What is a patent family?
Patent families are a single invention that is protected in a number of different countries. They all have a common date that the invention is protected from (the "priority date"). Each family is made up of a number of applications and grants from each of the counties that make up the family. 

Cipher’s applies the DOCDB EPO definition of a patent family.

To account for the fact that a family consists of multiple patent rights in multiple geographies the patent family status is derived as follows:

  • If the family includes a member in a major geography (US, EPO, Germany, UK, Japan, South Korea), it will be considered granted when the first patent in any major geography grants.
  • If the family does not include a member in a major geography, it will be considered granted when the first patent in any geography is granted.

Example cases:

  • If a patent family includes a UK and TW member, it will be considered granted when the UK member grants. This is because the UK is part of the major geography
  • If a patent family includes members that are not part of a major geography (i.e. TW, BR and CN), the family will considered granted when the first of the family has been granted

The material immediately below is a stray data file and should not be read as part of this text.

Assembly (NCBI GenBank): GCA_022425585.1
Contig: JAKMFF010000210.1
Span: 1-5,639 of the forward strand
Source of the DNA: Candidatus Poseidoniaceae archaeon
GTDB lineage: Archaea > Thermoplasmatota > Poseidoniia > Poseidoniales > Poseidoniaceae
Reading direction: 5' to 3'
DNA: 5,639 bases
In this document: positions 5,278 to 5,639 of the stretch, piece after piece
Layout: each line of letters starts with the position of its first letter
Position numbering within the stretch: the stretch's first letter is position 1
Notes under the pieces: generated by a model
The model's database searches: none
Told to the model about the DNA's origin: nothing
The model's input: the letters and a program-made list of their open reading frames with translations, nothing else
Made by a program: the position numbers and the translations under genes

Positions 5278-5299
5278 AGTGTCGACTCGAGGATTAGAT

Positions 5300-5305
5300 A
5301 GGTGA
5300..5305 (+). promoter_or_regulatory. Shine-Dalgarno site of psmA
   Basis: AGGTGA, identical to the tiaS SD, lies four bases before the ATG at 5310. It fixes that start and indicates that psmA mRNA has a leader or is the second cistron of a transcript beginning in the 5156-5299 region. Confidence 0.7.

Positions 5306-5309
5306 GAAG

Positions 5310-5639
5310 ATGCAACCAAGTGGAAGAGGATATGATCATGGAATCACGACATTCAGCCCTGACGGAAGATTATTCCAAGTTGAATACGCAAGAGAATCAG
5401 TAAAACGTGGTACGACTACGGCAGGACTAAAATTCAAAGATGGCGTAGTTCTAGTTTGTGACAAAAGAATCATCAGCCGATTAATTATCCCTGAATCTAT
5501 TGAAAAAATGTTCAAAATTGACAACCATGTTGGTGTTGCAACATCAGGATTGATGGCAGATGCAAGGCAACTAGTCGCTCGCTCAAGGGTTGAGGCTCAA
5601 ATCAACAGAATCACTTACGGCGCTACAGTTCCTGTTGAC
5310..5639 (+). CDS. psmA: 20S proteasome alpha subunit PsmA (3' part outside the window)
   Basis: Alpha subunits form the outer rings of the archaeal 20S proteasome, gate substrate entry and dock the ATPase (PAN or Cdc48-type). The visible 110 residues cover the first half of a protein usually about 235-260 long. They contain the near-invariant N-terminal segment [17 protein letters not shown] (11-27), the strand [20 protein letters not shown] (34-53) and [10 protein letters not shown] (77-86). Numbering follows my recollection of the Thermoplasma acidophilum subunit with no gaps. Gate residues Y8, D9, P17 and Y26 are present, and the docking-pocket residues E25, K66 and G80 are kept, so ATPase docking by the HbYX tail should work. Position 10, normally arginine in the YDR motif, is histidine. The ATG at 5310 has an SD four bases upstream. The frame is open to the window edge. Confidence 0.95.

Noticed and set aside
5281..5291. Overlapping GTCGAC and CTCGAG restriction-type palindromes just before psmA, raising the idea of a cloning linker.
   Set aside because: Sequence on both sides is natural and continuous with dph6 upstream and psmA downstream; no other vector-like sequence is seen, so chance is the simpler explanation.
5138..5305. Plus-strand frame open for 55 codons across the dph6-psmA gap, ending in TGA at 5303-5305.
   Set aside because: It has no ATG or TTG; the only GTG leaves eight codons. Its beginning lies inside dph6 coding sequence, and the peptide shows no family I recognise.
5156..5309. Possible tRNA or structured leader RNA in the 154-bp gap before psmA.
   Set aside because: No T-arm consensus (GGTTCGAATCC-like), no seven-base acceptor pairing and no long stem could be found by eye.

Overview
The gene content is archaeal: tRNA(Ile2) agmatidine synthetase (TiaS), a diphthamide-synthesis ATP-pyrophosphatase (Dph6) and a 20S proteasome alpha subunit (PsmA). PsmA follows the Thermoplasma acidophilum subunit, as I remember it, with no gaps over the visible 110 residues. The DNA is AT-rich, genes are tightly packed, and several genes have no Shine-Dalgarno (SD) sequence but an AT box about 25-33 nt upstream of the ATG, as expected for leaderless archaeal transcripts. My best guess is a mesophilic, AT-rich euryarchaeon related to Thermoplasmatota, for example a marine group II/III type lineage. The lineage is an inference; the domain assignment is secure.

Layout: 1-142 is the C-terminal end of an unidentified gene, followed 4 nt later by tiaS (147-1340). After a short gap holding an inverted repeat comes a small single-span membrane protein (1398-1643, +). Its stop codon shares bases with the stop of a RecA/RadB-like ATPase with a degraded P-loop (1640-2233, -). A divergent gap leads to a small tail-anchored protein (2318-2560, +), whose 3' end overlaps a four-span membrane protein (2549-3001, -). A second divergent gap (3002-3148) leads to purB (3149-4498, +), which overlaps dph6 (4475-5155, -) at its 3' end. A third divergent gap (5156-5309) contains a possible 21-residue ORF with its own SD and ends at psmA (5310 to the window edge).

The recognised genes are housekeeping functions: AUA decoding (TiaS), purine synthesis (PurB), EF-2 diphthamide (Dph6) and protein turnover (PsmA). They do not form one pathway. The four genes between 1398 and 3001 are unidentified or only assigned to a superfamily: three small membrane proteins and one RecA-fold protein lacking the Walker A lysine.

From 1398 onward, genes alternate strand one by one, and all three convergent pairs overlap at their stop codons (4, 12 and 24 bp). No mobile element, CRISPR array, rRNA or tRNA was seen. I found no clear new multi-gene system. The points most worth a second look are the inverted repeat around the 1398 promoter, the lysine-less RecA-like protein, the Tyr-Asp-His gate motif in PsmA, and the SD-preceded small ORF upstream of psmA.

• If a family includes UK and TW members and renewal fees for UK is not paid but renewal fees for TW is paid, the family will be considered expired and will show as expired in Cipher. However, the TW member will still be in force
  • If a patent family grants and then is revoked, the status will be considered as expired

What is a 'priority date'?

Priority date is the date the first patent application in the patent family was filed.

What is Cipher's definition for a patent family status?

• Pending – Patent family is actively being prosecuted, but is not yet granted (is still an application).

• Granted – Patent family is granted and in force (i.e. renewal fees have been paid).

• Rejected – Patent applications that have been successfully opposed, rejected by the relevant patent office, or are more than 20 years since their priority date, so could not proceed to grant.

• Expired – Patent families which were granted, but have now expired either due to age (the maximum life of a patent is 20 years, with few exceptions). Or non-payment of renewal fees.

• Active - Patent families which are pending or granted

• Inactive – Patent family has not yet granted, and has seen no activity on any of the regional or national applications for over five years.


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